Over $2 trillion in business assets are at stake as majority of small business owners plan to exit their business over the next decade
Toronto, January 10, 2023 – Over $2 trillion in business assets could change hands within the next decade as over three-quarters (76%) of small business owners are planning to exit their business, according to a new report by the Canadian Federation of Independent Business (CFIB).
Retirement is the top reason business owners cited for leaving their business (75%), while 22% are burned out and 21% want to step back from their responsibilities as owners. However, only one in 10 business owners (9%) have a formal business succession plan in place.
“It’s essential for business owners to have a well-planned exit strategy. With over $2 trillion set to be in play in the next 10 years and only a fraction of business owners having a formal succession plan, the risks of improper planning can be big,” said Corinne Pohlmann, Senior Vice-President of National Affairs at CFIB. “Planning for business succession is a key factor in in ensuring that Canada continues to have a healthy small business community.”
The most common obstacle to succession planning for half (54%) of small business owners is finding a suitable buyer or a successor. Nearly half (43%) of owners are struggling to measure the value of their business, while 39% say the business is too reliant on them for day-to-day operations.
The COVID-19 pandemic and the challenges it brought have also affected owners and their exit timelines. Nearly four in 10 owners have changed their business exit dates: 17% have accelerated their timeline, often as a result of the stress they were under, while 22% have delayed it by at least one year, often because they had incurred too much debt or the value of their business had gone down too much during the pandemic.
The most important factor for a strong majority (90%) of owners looking to sell their business is ensuring their current employees are protected. It’s also important for them to get the highest possible price (84%) and selecting the right buyer who will carry forward their way of doing business (84%).
“Not having a formalized succession plan could result in lost jobs, bankruptcies or loss of stability for the business,” said Laure-Anna Bomal, Research Analyst at CFIB and one of the authors of the report. “A majority of business owners rely on the sale of their business to fund their retirement. If they can’t sell their business, they’d have to delay their retirement. That adds another stress to the owner, their family and employees.”
Helping business owners connect with potential buyers
To develop a succession plan, 43% of business owners reach out to accountants for their services. Almost a quarter (24%) work with lawyers, while about two in five business owners (39%) rely solely on themselves to develop a succession plan.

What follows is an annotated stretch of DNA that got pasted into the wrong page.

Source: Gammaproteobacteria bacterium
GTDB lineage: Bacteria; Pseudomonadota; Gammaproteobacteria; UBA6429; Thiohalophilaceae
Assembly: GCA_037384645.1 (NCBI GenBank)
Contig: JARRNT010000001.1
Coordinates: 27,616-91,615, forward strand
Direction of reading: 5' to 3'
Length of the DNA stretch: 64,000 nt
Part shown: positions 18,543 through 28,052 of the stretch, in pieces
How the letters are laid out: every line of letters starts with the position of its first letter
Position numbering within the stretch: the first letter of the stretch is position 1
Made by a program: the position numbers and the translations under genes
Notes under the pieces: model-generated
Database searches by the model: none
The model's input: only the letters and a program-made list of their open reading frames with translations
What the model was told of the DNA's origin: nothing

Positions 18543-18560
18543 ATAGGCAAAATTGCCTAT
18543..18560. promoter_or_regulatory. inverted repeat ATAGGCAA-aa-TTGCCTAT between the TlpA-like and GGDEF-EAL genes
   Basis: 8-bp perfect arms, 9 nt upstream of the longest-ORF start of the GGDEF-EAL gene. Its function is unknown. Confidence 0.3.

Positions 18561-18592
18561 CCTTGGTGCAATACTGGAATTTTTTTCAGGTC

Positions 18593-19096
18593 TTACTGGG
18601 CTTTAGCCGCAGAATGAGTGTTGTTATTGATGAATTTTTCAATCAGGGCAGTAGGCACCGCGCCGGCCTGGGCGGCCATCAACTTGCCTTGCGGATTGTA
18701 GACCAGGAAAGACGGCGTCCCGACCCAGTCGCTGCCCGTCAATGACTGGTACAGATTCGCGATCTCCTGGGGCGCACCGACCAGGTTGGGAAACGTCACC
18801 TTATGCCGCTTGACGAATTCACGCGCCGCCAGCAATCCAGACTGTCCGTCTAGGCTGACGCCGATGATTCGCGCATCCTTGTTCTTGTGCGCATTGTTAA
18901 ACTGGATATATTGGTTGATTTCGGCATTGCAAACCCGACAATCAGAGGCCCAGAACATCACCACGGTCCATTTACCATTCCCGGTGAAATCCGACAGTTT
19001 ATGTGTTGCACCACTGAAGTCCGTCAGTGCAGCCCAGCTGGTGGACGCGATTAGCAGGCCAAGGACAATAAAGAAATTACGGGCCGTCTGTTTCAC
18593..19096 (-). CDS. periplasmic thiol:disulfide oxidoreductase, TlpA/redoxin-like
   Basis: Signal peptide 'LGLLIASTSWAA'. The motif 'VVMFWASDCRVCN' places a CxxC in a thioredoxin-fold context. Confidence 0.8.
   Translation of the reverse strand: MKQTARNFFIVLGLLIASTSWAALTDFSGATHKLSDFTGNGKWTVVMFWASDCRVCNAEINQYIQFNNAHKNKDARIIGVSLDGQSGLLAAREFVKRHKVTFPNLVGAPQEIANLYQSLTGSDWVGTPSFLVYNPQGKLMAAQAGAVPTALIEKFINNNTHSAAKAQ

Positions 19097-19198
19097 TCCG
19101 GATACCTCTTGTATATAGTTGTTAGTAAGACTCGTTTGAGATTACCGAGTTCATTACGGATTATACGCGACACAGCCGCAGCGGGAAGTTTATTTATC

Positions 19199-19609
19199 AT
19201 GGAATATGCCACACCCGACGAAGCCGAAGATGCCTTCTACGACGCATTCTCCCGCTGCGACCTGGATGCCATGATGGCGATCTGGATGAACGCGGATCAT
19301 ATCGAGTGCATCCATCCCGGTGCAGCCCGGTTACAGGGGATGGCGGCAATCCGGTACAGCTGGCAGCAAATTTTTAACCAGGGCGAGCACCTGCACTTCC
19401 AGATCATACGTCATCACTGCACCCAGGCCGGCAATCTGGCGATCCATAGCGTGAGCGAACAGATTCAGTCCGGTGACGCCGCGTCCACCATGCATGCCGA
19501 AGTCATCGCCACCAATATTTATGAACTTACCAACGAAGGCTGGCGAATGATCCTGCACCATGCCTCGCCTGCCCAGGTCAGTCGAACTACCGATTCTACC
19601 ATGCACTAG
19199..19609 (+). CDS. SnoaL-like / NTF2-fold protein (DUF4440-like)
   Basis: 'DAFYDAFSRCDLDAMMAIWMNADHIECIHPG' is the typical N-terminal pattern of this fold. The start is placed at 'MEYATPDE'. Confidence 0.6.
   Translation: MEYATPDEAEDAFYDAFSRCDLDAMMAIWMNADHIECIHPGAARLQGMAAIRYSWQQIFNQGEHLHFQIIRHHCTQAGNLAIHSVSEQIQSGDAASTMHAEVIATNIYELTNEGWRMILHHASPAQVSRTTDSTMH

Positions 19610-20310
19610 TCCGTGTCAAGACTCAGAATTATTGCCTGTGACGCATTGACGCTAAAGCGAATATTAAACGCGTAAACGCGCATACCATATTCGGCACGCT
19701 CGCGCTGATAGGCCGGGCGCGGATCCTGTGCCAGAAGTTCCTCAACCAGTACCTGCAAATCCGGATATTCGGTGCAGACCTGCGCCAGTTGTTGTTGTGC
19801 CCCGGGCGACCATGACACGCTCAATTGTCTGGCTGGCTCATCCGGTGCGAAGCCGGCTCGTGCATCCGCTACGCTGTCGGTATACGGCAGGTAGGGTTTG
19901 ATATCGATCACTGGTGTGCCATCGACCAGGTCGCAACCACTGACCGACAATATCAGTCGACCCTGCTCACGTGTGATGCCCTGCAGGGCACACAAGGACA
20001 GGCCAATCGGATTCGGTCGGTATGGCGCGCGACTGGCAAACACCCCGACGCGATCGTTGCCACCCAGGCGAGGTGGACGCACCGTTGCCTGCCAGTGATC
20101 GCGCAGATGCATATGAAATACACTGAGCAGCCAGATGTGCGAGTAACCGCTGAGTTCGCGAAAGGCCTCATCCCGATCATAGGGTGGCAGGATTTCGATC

To ensure small firms can better plan their succession, CFIB recommends governments:
- Continue to honour the spirit of Bill C-208 should any amendments be introduced, so that intergenerational transfers of small businesses to family members are treated in a similar manner as those to a third party
- Simplify the Lifetime Capital Gains Exemption (LCGE) and expand it to include at least some assets and increase the LCGE amount to $1.2 million for all SMEs (including fishers and farmers)
- Consider creating a business succession immigration stream that allows potential immigrants to purchase and operate an existing business in Canada
CFIB has also partnered with SuccessionMatching to help connect small business owners looking to sell their business with entrepreneurs looking to buy. With a CFIB membership, business owners get 50% off the formal Succession Planning program and a free one-year membership with SuccessionMatching.com.
"It doesn't matter whether you are planning to transition in the next year, two years or twenty years, a succession plan is the foundation for that transition. Most deals break down during the negotiation because business owners are not actually ready on paper to transition their business,” said Alison Anderson, Founder and CEO of SuccessionMatching.com. “That was the genesis of our Formal Succession Planning program, with the objective of putting business owners in the best possible place for transition. We look forward to working one-on-one with CFIB members through this partnership, to help set them up for a successful exit, and match them with potential buyers."
For media enquiries or interviews, please contact:
Dariya Baiguzhiyeva, CFIB
The Canadian Federation of Independent Business (CFIB) is Canada’s largest association of small and medium-sized businesses with 95,000 members across every industry and region. CFIB is dedicated to increasing business owners’ chances of success by driving policy change at all levels of government, providing expert advice and tools, and negotiating exclusive savings. Learn more at cfib.ca.
SuccessionMatching is a two-sided marketplace that uses a unique algorithm to match business owners looking to sell with entrepreneurs looking to buy. Their Formal Succession Planning program helps business owners get ready to sell with one-on-one guidance to help them understand and build out all of the necessary components required to sell their business.